1 Here is my beautiful new Black Shoulder Silver Pied peacock. The Silver Pied is a white bird with about 10 to 20-percent color on it, including the bright iridescent blue. He also has white-eyed feathers in the train.
2 Upon arrival, we introduced the new peacock to the flock. Here they all are in the pen. I wanted to pair the Black Shoulder Silver Pied to my resident Black Shoulder peahen. They all came to greet the newcomer, but the resident male was understandably quite territorial.
3 The resident peacock is a Black Shoulder Pied. Both males have bright coloring that works in their favor as they seek out mates. We were watching the two very carefully.
4 The Black Shoulder Silver Pied peacock went into the coop, but the Black Shoulder Pied peacock was not far behind. Peafowl will peck at each other, so it is important to keep an eye on their behaviors in case intervention is needed - especially with the males.
5 Full grown, peafowl can weigh up to 13-pounds, and peacocks with their majestic trains can reach body lengths of more than five feet.
6 As a temporary solution until a new, more appropriate pen and coop are constructed, I decided we would use the old corn crib to house our new peacock and his hen.
7 Located next to the south horse paddocks not far from my clematis pergola, there is enough room behind the old corn crib to build a small enclosed yard, so the peacock and his hen could also spend time outdoors.
8 A small enclosure made out of long one-and-a-half by one-and-a-half wooden strips milled right here at the farm, and strong nylon netting was built next to the back side of the corn crib. It just needs a door, and a ladder for the peafowl.
9 Peafowl are territorial, flocking ground birds who will choose to stay where they are happy, but I keep them enclosed to protect them from predators.
10 Using the same materials, Chhiring made a small door frame for the side of the pen.
11 The netting was attached to one side of the frame using one-inch staples that were hammered tightly against the wood to keep it secure.
12 The netting was pulled as taut as possible across the entire frame. To keep it tidy, the ends of the netting were trimmed.
13 Wooden slats cover the netting edge, where it was stapled to the wood.
14 The slats were nailed to the frame sandwiching the nylon netting.
15 Chhiring lined the door frame to the space earmarked for the door to make sure all measurements were accurate before attaching.
16 Hinges were affixed to one side of the door, and then attached to the pen frame.
17 The rest of the nylon netting was secured.
18 A latch was installed to keep the door closed securely when needed.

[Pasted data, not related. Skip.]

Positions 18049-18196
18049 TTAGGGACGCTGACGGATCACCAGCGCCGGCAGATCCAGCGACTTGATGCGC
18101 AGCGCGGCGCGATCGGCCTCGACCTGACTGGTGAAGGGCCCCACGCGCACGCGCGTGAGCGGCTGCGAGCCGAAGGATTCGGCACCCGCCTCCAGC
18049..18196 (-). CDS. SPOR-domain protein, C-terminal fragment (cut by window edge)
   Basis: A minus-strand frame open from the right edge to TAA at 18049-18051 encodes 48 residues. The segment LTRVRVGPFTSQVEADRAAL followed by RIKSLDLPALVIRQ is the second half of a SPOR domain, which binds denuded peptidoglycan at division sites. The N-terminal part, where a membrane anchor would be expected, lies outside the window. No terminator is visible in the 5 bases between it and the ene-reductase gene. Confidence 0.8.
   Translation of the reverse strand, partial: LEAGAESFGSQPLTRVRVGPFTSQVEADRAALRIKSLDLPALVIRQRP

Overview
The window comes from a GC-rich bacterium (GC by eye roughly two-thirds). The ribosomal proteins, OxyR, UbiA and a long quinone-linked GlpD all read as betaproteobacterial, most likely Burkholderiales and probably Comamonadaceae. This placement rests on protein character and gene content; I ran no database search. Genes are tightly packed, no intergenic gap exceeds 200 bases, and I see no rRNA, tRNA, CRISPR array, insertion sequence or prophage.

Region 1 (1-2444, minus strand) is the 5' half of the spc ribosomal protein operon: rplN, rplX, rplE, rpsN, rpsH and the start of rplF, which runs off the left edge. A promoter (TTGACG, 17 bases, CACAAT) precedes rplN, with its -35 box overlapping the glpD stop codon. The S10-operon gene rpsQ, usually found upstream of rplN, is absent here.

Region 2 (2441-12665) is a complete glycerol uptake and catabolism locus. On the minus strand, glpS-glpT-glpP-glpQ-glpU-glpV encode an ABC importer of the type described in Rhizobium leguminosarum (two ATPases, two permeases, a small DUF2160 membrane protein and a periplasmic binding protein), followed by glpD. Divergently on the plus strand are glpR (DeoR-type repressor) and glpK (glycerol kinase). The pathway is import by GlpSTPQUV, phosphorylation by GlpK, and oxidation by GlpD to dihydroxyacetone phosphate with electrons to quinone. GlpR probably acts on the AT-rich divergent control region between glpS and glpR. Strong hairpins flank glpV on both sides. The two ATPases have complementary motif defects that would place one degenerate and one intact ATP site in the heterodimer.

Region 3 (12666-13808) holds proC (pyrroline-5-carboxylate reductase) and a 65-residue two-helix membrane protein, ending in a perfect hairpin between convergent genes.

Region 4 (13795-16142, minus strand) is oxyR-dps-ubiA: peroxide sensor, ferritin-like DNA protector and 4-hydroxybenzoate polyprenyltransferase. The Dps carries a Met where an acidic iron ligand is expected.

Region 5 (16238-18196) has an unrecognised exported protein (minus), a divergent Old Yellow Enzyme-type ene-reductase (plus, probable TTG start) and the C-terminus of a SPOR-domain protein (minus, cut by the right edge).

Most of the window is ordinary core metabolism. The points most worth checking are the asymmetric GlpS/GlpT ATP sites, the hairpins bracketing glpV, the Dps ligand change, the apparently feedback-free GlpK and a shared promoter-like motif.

19 Inside the corn crib, the peacock was safe and calm.
20 Remember, only the males are peacocks. The females are peahens, and both are peafowl. Babies are peachicks. And, a family of peafowl is called a bevy.
21 He and his peahen have ample water and feed.
22 My peahens are not shy at all. Because they have grown up here at the farm, they are all very accustomed to the crew and the construction noises. This peahen is already beginning to explore the corn crib.
23 It will take some time for the peacock to get accustomed to his new surroundings, but we will make sure he is very comfortable and safe here at the farm.
24 So far, there hasn't been too much interaction between the peacock and my peahen, but they are getting acquainted. If they breed, together they will produce chicks that are Black Shoulder Split White with white eye tail feathers, and Black Shoulder Split Pied with white eye tail feathers.
25 A heat lamp was set-up to provide warmth for cool nights.
26 And an indoor ladder provides a nice roosting spot. While peafowl are ground feeders and ground nesters, they still enjoy roosting at higher levels. In the wild, this keeps them safe from predators.
27 Boards were screwed into the sides of the corn crib to shield the peafowl from any wind.
28 Tree trunks and branches leftover from felled trees were gathered to create a natural ladder the peacock and peahen could use for entering and exiting the corn crib and into their outdoor space.
29 The shorter branches were screwed into the longer pieces to create steps.
30 Chhiring secured it to the doorway of the corn crib. The ladder is as wide as the door opening.
31 Just a short distance down to their new yard, the peafowl can now safely venture outdoors to enjoy the spring days.
32 Welcome to Cantitoe Corners.